Smart Glasses have graduated from the geeky gadgets phase to business enhancing use cases. The top three Smart Glasses in terms of commercial availability were present on many booths at MWC being used to show off real money making or saving applications.
What caught my eye was the showing of workplace enhancing applications by many of the large corporations using Smart Glasses in real industrial and professional applications. Smart Glasses from the three Smart Glasses leaders, Google, Vuzix and Epson were on show demoing specific industrial applications such as warhousing operations, field repair, flow control, face recognition, security, and others. Often these were shown interchangeably with a single application being shown most often on Google Glass and Vuzix M100.
Vuzix devices were shown exclusively on the Fujitsu, BarcodEye and Brilliant Services booths.
SAP and DoCoMo were showing Applications on Google Glass and Vuzix M100 all three were used with various Augmented Reality applications on the Wikitude and Metaio booths.
quite an advancement from last year where only prototype devices were on show.
Evidence of the Augmented Reality and Smart Glasses ecosystem forming for end to end solutions took major steps forward at MWC.
Firstly, Layar, Metaio and Wikitude, the largest AR platform providers, have cooperated to make it easy for AR content to be shared across their technology platforms. There was a demonstration of AR content being used interchangeably by these browsers at an Open Geospatial Consortium (OGC) event at the Institut Cartogràfic de Catalunya (ICC) during the Mobile World Congress. This will greatly expand the scope of content creators and application developers to apply their innovations across multiple platforms.
Secondly, was the joint announcement of AR software platform company Wikitude and Vuzix of an alliance to offer SDK and APIs for Wikitude licensees to develop AR applications directly on the Vuzix M100 Smart Glasses device. This follows a similar alliance announcement made previously between Vuzix and Metaio.
I have been yearning for a few years now to have my cake and eat it too. Basically, I am an info junky and have so much reading stacked up that pleasure and educational reading is my desire and certainly a relaxing part of my infotaiment when on holiday. Problem is, I also like to do this on the beach. My iPad is the collector of all content, stacked, prioritised and ready to read. So I have said for a few years now that tablet makers (in my case Apple) should put E Ink (à la Kindle, etc.) on the back of their tablets. There's nothing else there, it's reasonably proven, cheap, doesn't use much battery - seemingly a no-brainer. Finally a few innovative companies have caught on, but initially on smart phones.
Firstly, Yotaphone. I will let others expound on the innovation and interesting new features of the Yotaphone, but I will point out that this is the first Smartphone (Android) to have displays on both sides. This is well designed and integrated implementation of E ink on a smartphone. But this means dumping your favourite phone for another just to get this innovation.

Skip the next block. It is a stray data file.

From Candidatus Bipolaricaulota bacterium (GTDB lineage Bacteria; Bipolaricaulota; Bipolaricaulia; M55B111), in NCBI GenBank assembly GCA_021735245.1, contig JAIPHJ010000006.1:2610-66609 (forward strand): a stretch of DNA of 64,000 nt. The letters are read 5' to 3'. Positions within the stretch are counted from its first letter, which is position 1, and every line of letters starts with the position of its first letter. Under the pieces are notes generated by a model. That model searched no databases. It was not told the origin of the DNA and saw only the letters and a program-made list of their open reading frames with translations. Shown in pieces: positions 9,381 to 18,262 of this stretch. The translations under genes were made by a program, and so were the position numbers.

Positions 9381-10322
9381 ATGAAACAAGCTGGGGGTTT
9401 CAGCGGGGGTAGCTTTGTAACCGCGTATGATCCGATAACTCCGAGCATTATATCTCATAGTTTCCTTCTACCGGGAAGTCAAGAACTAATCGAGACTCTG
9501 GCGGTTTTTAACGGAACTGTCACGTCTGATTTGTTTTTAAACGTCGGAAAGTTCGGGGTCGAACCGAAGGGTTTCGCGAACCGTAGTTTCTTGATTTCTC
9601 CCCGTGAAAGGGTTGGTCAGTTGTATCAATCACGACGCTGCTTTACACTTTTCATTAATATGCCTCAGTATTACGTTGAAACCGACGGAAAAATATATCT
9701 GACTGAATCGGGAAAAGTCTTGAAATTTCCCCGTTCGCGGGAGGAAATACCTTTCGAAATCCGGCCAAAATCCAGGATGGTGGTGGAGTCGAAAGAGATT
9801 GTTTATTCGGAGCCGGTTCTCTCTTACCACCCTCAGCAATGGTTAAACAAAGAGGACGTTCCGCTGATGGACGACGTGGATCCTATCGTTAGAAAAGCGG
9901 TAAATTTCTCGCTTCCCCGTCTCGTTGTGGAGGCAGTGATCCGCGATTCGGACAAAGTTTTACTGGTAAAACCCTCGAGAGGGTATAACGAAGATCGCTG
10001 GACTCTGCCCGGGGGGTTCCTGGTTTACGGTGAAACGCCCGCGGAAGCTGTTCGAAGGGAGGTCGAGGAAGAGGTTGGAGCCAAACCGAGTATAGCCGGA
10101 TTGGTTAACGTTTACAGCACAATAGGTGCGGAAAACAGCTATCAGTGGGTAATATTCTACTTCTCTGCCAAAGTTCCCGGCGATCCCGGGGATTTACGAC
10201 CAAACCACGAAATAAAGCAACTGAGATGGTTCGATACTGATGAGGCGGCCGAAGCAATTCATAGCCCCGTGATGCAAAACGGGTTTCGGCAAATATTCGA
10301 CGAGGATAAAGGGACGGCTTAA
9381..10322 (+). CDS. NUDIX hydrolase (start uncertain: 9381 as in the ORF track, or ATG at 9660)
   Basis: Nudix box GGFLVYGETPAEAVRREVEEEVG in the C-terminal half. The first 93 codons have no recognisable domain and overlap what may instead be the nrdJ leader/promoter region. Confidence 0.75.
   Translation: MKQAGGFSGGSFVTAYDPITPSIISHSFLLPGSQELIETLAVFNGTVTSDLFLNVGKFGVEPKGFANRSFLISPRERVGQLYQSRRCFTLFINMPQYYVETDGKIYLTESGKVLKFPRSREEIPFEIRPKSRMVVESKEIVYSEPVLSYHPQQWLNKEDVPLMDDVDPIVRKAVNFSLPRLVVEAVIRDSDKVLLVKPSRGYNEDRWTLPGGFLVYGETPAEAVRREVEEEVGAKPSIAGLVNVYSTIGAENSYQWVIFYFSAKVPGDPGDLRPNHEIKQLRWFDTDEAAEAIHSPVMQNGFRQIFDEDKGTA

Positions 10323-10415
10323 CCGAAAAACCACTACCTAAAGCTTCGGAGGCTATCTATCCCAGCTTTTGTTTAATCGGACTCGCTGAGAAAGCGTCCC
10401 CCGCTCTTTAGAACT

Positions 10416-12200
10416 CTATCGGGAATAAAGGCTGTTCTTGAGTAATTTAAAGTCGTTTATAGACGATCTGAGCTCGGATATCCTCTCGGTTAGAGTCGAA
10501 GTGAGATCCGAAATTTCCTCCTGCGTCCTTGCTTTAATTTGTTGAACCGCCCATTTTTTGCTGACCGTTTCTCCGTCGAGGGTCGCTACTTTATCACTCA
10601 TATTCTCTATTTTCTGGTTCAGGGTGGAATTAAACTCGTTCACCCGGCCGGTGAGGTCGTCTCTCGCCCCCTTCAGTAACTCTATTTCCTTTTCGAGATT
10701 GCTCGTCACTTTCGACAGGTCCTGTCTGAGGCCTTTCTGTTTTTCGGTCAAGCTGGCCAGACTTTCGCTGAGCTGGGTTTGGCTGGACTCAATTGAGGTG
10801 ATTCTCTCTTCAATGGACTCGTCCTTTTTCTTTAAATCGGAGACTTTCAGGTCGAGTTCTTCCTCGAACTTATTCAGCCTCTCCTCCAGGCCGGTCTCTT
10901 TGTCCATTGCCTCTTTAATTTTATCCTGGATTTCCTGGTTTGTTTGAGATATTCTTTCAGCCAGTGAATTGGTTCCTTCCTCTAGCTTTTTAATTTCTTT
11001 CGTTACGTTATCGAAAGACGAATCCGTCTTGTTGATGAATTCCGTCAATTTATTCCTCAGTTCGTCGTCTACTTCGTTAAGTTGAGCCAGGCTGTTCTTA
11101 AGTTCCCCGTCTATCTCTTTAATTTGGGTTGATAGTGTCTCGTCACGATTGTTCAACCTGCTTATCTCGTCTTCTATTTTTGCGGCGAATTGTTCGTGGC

Another company, Oaxis, has an iPhone case scaresly bigger that most simple protective cases, that interacts with your mobile phone to bring E ink to the back side. It is called InkCase. It has it's own battery and works with their photo and eBook apps to transfer via Bluetooth, pictures and pages to be read at your leisure. The picture app is nice as it customises the back of your phone, or as I did in Barcelona, puts maps of the next destination that day. A good place for a boarding pass as well when trying to stay connected and get through the airport. The display is quite good and about as you would expect for E ink.But the screen size does leave a bit to be desired for book reading and the UI is a bit clunky, but "updates are on the way". Well my comment is, well done Oaxis for being innovative, you caught my eye and please make an E INK case for my iPad Mini!
Heartrate monitoring is becoming much less cumbersome and seems to be an important element not just of exercising, but to monitor your lifestyle as well. The new Mio Link is wrist worn, low power so batteries last and is continuously monitoring. Indicator lights on the unit give you indication of what zone you are in (heartrate-wise) but it works with the Mio Apps and others as well. Also has ANT+ for connectivity to other sports devices. Uses what they call electro-optical cell technology and replaces the more cumbersome chest straps used now. The styling is what caught my eye.
Available this month (March) at $99.
InvenSense sensors and analysis software are in just about everything that moves in the mobile sector (I was told). Very accurate sound and motion sensing devices such as MEMS microphones and multi-axis motion tracking devices. Depending on application, InvenSense offers one to nine axis devices which include gyros, accelerometers and compass functions. These are their bread and butter, but of special note are their analysis software capabilities which make sense out of what is happening to turn raw data into situation and context terms. I spoke at length with Tanja Hofner, their Sr. Director of Hardware Applications and learned a lot about the art of the possible with sensors and why most simple step counters and other sensors being used in wearable products just don't deliver the value without proper in-context analysis and of course the UI to produce a genuinely valuable user experience.